Arise and Shine (Mark 5:21-43)

Does a relationship with Christ matter?

When you first read that question, your initial response was probably, “Yes! Totally! It is super important and awesome!”

Calm down. Sit back in your chair.

Reflect for a while longer. A few questions may help:

If someone didn’t know you and observed your life for a month, without bias, what would they say mattered most to you?

In your ministry, do you evangelize like a relationship with Christ heals or do you succumb to the temptation to hide behind a desk?

When you put on a retreat, do you spend double the time in prayer as you prepare, or is it an afterthought?

In the wake of tragedy, is your first response prayer as a platitude or is it a surge of the heart toward a God that you believe will act powerfully within your life?

Too often, we want to play the part of the disciple, but we end up becoming a Pharisee. We look and act the part, but our heart is far from Christ.

It is a sinister thing, and it happens without us realizing it. We take in the rhetoric of a world that tells us miracles don’t exist; that prayer is empty, and what we do amounts to foolishness. We pretend like it doesn’t affect us, but slowly we lose faith. We start to see Jesus as a moral philosopher rather than a Messiah and healer. We view him as a life enhancer, rather than a life changer. We make Jesus a pretty stained glass window, rather than a powerful king that holds dominion over all things.

Our attitude comes through when we despair at the way the world seems to be falling. Our despair is confronted with the reality that Christ has conquered the world, and his words, “take heart.”

This week’s readings provide the theological problem and reality and then the solution of faith. The reading from Wisdom is one of my favorites – God created us for love and community. We are made in the image and likeness of the Almighty. God made us to be imperishable – some translations read, “incorruptible.” But through the envy of the devil, through his malice and jealousy for our position and relationship with God, he tempted us into sin. Death enters the world, and we now have a choice. We can choose to stay in the company of the devil and experience that death, or we can place our faith in Christ and receive eternal life.

This faith isn’t for the moments when we are “winning.” It isn’t for the days gone by of Christendom and cultural Catholicism. It is for the times when all seems lost; when we suffer affliction without reprieve. When we are persecuted, and the world seems to turn against us. It is for the moments when everything seems hopeless, and all seems lost. Faith reminds us that love conquers all. If we just could reach out to touch Christ’s garment, if we could just bring him to the place where we feel death is most real, like Jairus, then perhaps we will find healing. It is a faith that does whatever it takes to get to Christ for healing. It is with this faith that we minister to teenagers.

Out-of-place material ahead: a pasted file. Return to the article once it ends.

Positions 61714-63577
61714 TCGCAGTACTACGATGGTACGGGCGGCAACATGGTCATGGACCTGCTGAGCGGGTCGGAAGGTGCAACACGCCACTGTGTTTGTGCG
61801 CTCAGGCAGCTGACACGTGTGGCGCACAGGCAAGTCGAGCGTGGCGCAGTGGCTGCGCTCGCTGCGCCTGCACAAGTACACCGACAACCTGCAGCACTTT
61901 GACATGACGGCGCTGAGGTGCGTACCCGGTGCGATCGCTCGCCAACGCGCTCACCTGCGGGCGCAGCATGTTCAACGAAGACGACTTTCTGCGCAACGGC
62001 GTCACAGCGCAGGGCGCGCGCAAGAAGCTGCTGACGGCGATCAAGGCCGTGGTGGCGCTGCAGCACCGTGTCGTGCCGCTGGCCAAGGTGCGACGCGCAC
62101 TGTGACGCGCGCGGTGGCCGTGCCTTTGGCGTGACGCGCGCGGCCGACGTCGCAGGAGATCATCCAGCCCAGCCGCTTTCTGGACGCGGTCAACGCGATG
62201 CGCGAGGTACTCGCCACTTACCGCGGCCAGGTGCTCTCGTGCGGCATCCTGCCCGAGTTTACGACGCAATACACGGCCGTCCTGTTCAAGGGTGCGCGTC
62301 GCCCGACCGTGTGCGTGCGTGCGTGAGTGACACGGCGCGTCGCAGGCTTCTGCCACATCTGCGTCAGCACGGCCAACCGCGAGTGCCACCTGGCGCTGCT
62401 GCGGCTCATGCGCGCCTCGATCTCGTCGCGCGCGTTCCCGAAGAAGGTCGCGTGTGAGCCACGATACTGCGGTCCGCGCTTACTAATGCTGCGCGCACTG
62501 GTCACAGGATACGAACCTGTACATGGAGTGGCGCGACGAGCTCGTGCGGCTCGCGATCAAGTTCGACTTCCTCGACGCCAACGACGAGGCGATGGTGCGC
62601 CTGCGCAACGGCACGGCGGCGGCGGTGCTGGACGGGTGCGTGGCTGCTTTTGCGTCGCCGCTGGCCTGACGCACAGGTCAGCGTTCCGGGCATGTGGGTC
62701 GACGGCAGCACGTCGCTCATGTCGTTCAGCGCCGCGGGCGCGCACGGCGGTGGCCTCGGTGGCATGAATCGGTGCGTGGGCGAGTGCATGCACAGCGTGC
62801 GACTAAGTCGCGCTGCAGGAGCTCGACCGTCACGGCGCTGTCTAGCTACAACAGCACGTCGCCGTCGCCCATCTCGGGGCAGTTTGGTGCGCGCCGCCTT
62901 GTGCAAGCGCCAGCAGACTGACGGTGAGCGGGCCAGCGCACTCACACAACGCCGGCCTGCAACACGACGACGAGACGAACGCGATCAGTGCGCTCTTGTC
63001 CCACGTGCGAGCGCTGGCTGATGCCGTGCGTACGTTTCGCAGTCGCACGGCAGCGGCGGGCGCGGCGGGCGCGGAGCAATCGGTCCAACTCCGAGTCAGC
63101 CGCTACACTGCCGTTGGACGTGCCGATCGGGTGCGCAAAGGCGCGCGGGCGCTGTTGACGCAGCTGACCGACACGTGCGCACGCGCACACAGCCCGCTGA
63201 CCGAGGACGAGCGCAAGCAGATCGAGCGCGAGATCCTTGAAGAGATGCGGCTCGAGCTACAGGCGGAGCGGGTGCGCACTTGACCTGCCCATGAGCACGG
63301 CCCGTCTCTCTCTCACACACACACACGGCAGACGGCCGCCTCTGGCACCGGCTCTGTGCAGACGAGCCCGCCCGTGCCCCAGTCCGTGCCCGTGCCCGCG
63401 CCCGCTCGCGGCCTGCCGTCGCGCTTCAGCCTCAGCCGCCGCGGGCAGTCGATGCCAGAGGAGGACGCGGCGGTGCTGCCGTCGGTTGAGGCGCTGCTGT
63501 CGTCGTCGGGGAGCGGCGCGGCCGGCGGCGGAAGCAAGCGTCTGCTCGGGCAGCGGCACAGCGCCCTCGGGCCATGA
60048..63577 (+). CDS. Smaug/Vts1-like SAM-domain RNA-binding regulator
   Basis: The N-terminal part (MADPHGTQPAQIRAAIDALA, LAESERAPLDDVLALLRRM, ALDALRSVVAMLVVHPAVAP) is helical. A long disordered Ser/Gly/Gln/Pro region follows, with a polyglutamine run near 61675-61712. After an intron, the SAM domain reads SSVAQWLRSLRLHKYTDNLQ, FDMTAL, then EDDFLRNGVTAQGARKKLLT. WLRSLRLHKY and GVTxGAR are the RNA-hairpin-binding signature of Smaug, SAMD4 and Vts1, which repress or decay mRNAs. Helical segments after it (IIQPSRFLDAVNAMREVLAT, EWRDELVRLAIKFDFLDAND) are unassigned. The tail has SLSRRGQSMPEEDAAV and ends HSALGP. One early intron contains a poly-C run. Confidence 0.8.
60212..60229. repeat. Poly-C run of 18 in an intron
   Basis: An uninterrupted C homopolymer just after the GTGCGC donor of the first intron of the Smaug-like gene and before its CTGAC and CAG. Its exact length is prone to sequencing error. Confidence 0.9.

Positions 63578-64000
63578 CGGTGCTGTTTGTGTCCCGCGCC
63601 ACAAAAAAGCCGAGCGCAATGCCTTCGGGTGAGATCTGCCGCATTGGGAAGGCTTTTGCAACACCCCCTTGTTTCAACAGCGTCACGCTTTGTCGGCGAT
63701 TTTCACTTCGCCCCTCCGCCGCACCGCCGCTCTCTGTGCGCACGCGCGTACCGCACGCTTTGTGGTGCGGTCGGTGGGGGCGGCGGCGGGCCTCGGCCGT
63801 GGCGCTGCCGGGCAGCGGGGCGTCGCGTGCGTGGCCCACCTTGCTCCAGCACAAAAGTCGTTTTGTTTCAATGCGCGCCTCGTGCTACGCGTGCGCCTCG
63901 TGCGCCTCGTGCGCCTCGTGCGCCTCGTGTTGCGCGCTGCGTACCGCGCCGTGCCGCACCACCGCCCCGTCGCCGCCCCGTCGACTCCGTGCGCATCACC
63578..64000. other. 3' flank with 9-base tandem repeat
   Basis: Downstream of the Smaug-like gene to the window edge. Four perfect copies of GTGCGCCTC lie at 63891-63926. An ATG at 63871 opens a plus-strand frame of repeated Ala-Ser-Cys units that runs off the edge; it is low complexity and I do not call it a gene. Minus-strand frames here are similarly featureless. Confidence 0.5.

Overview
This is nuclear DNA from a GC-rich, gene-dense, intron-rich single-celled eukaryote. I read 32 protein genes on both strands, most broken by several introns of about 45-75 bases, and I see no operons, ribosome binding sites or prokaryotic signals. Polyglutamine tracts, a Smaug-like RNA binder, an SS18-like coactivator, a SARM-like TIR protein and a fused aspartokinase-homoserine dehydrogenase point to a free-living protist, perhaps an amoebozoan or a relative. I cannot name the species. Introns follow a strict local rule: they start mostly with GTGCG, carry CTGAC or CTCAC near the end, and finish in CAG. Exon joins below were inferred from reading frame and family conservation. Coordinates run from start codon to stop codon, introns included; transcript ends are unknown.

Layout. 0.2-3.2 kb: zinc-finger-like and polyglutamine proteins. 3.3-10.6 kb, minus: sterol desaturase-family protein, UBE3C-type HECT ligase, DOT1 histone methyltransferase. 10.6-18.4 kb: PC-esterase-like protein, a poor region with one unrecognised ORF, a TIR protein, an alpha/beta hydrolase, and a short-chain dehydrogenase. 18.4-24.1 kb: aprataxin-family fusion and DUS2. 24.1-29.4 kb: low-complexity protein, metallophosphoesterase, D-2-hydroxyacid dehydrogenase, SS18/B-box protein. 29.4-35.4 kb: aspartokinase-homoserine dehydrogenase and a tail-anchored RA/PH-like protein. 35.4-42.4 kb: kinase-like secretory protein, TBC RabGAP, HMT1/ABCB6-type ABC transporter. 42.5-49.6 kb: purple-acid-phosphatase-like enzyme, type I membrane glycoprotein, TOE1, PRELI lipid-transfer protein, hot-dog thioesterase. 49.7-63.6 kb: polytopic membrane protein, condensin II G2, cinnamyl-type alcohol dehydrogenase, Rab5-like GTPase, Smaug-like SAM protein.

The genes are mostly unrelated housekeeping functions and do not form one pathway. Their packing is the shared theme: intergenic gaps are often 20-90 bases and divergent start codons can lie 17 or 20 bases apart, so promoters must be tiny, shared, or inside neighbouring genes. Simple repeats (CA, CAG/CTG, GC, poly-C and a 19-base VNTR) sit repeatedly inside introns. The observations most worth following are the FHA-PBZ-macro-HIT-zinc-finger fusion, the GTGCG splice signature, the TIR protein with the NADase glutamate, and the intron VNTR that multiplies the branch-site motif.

Because coming close to Christ isn’t a “maybe Jesus can still save the world.” Jesus does heal! Jesus has saved the world! We fight from victory and all are invited into that victory.

Even the teenager claiming to be an atheist.

Even people who disagree with us on social media and attack our faith.

Even in the moments when we feel the cards stacked against us, and all seems lost.

We turn back to Christ, and we fight crowds to bring teenagers to Him. We beg and petition, and continue to love and invite people into that relationship because it secures us victory over death.

Your job, my job, our job is to bring as many people along with us as possible, even when it seems impossible. All is not lost, my friends – Jesus saves.

Do you have the faith to fight the crowds to get close to him? Do you believe that all one needs to do is reach out in faith and simply catch a thread of his garment, a strand from the vestment of the King, and that person will be healed? That is a faith that radically changes the world. That is the faith that radically changes us.


Image via FlickrCC 2.0, Logo added 

About the Author

Joel Stepanek

I spent most of my 8th grade year in detention because there wasn’t a dare I wouldn’t accept. But in high school, my youth minister dared me to follow Christ and I haven’t looked back. I love all things Wisconsin, especially the Green Bay Packers. I can probably eat more cheese than you. (Please don’t dare me to prove it.) Follow me on Twitter and Instagram at @ChasingHumility.

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